Sitting vs Squatting

A common question from my patients is why would you ever choose going into GI?! Well to be very honest, I believe that the field choose me. I was born in Detroit in the 1980s, but a number of my childhood summers were spent in India visiting family. One of my most vivid travel memories was taking a train from Mumbai to Ahmedabad, an 8-hour endeavor. I was 9 years old at the time and remember needing to have a bowel movement. I was taken to the restroom, where I was surprised to find no toilet and instead needing to squat on a moving train. The mission was a success, but needless to say it was a different bathroom experience!

Toilets were not as common 30 years ago throughout India, and the concept was squatting was something I had become accustomed when visiting. Even as a kid I found that when I squatted, I had a more formed bowel movement without significant straining. Outside of the bathroom differences, I also had be careful with only drinking bottled water as I came to find out on a few occasions that tap water in India can result in traveler’s diarrhea. These were my own subtle introductions to GI – long before I ever dreamed of helping others with similar issues.

As I grew older my trips to India became less frequent and every time I went back as an adult, I noticed how fast India was catching up to the West. Long gone was the need for squatting and in most homes the toilet had become the norm. Ironically, I started seeing more adaption of Eastern practices here such as the introduction of turmeric to help with common ailments, yoga studios at every corner, and a greater emphasis on plant-based options that is common in many Indian diets.

Fast forward a few more years when I was an Internal Medicine resident at Ohio State. A night I will never forget was when I saw Squatty Potty being pitched on Shark Tank. This was a simple stool (either 7-9 inches in height) placed in front of the toilet that reduces the straining required to have a bowel movement and closely aligned with squatting. Imagine my shock to see a family from Utah implementing something that was so common only 30 years ago in India. It took me all of 5 minutes to get on Amazon and order one for myself. Within a week I found myself having better bowel movements and I was telling all my friends about this product – something only a budding Gastroenterologist would do!

I loved it so much that I reached out to the company and asked to develop a research study to assess the benefits of Squatty Potty. There were no publications to demonstrate the effectiveness and I thought it would be a unique study. Over the next 12 months, I was able to collect data from 52 participants and recorded data from over 1110 bowel movements. We found that patients had reduced time on the toilet, decreased straining, and increased emptiness (here is the actual article if you wanted more info: Modi et al JCG 2019). The publication picked up quite a bit of traction – there were articles about it in Times, Forbes, NYTimes, etc and I even had an opportunity to talk about my study at national conferences. I have been lucky enough to maintain a relationship with Squatty Potty and am on their Medical Advisory Counsel as well.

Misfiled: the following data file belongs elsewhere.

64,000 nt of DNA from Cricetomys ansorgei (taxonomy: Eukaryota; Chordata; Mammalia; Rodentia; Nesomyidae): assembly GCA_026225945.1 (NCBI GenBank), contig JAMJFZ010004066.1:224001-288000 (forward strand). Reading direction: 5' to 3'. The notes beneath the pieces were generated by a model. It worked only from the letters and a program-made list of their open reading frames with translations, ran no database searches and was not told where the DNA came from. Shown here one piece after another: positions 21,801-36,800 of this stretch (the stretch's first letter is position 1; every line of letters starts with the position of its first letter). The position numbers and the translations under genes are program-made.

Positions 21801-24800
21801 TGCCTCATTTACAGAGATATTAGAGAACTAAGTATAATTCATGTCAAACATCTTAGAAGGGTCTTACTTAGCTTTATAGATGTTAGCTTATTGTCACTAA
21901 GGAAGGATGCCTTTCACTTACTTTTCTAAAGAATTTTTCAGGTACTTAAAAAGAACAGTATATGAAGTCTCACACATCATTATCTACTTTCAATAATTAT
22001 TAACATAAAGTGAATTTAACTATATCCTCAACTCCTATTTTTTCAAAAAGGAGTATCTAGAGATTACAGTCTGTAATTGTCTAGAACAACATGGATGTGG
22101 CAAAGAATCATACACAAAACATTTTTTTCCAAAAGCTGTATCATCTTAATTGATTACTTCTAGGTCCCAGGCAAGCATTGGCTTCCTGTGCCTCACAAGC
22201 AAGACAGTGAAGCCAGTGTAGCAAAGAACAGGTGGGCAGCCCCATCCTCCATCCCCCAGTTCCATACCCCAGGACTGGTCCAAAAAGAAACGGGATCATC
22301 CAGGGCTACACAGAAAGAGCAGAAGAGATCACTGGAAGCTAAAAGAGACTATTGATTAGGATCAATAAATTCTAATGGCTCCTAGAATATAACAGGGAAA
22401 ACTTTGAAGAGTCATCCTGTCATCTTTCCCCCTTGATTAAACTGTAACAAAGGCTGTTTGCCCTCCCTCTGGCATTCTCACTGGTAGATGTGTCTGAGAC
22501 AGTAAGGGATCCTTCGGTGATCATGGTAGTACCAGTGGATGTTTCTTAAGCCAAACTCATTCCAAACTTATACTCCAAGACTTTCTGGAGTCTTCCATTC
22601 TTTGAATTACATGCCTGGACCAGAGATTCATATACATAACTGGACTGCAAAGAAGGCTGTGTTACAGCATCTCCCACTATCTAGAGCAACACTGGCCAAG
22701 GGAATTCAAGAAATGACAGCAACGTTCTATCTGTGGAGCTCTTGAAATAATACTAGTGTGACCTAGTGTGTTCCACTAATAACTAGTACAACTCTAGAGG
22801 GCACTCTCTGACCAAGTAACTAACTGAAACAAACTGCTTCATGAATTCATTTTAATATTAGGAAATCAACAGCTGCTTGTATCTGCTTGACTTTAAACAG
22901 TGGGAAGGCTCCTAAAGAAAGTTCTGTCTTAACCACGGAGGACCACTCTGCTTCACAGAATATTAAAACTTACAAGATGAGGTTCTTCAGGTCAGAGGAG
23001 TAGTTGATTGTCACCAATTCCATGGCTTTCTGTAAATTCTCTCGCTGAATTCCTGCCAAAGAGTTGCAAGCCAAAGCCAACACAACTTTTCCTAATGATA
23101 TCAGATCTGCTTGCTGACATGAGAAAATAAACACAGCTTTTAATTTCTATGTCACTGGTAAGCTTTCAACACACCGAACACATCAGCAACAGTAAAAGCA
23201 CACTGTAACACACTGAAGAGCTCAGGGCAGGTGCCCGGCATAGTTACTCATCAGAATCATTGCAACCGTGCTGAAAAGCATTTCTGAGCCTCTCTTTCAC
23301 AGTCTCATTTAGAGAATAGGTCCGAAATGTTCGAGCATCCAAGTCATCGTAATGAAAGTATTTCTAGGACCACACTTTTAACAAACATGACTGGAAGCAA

Nowadays, I am busy with my clinical practice here in Columbus, Ohio at Gastro Office. My biggest passion is to provide patients with the knowledge and tools to have better gut health. I now can talk to people about all sorts of GI issues – including trouble with emptying their bowels or increased straining on the toilet, which is a prefect segway into talking about a simple stool that may help alleviate their issues without the need of chronic laxative therapy. Who knows – maybe even if you don’t have issues going to the bathroom, you will also become a Squatty Potty believer!

Rohan Modi, MD Rohan Modi, MD, Gastroenterologist. Joins the team of expert providers at Gastro Office, serving patients throughout Hilliard, Ohio. He provides expert care in the field of gastroenterology and is dedicated to improving his patients' digestive tract health that includes but is not limited to the esophagus, stomach, small/large intestines, gallbladder, and liver.

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